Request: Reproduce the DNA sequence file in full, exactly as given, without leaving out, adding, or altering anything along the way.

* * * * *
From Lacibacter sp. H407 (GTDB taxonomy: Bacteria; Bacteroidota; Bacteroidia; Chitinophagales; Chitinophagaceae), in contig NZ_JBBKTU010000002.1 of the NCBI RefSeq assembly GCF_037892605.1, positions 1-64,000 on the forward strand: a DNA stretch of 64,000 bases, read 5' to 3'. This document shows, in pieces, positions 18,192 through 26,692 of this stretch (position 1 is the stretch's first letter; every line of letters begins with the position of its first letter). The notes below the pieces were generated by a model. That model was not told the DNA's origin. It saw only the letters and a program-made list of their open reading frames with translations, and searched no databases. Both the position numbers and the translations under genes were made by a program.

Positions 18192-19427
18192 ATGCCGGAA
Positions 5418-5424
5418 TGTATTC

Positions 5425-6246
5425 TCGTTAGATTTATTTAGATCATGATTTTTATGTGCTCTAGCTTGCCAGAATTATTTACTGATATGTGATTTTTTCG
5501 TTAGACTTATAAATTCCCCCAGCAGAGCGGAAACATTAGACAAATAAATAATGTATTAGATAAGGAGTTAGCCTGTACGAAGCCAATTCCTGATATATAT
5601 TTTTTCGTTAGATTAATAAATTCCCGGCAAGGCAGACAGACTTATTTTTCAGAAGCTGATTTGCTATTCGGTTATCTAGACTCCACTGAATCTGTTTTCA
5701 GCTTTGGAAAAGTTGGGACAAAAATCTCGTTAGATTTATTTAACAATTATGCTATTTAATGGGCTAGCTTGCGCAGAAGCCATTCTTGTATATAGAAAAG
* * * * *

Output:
From Lacibacter sp. H407 (GTDB taxonomy: Bacteria; Bacteroidota; Bacteroidia; Chitinophagales; Chitinophagaceae), in contig NZ_JBBKTU010000002.1 of the NCBI RefSeq assembly GCF_037892605.1, positions 1-64,000 on the forward strand: a DNA stretch of 64,000 bases, read 5' to 3'. This document shows, in pieces, positions 18,192 through 26,692 of this stretch (position 1 is the stretch's first letter; every line of letters begins with the position of its first letter). The notes below the pieces were generated by a model. That model was not told the DNA's origin. It saw only the letters and a program-made list of their open reading frames with translations, and searched no databases. Both the position numbers and the translations under genes were made by a program.

Positions 18192-19427
18192 ATGCCGGAA
Positions 5418-5424
5418 TGTATTC

Positions 5425-6246
5425 TCGTTAGATTTATTTAGATCATGATTTTTATGTGCTCTAGCTTGCCAGAATTATTTACTGATATGTGATTTTTTCG
5501 TTAGACTTATAAATTCCCCCAGCAGAGCGGAAACATTAGACAAATAAATAATGTATTAGATAAGGAGTTAGCCTGTACGAAGCCAATTCCTGATATATAT
5601 TTTTTCGTTAGATTAATAAATTCCCGGCAAGGCAGACAGACTTATTTTTCAGAAGCTGATTTGCTATTCGGTTATCTAGACTCCACTGAATCTGTTTTCA
5701 GCTTTGGAAAAGTTGGGACAAAAATCTCGTTAGATTTATTTAACAATTATGCTATTTAATGGGCTAGCTTGCGCAGAAGCCATTCTTGTATATAGAAAAG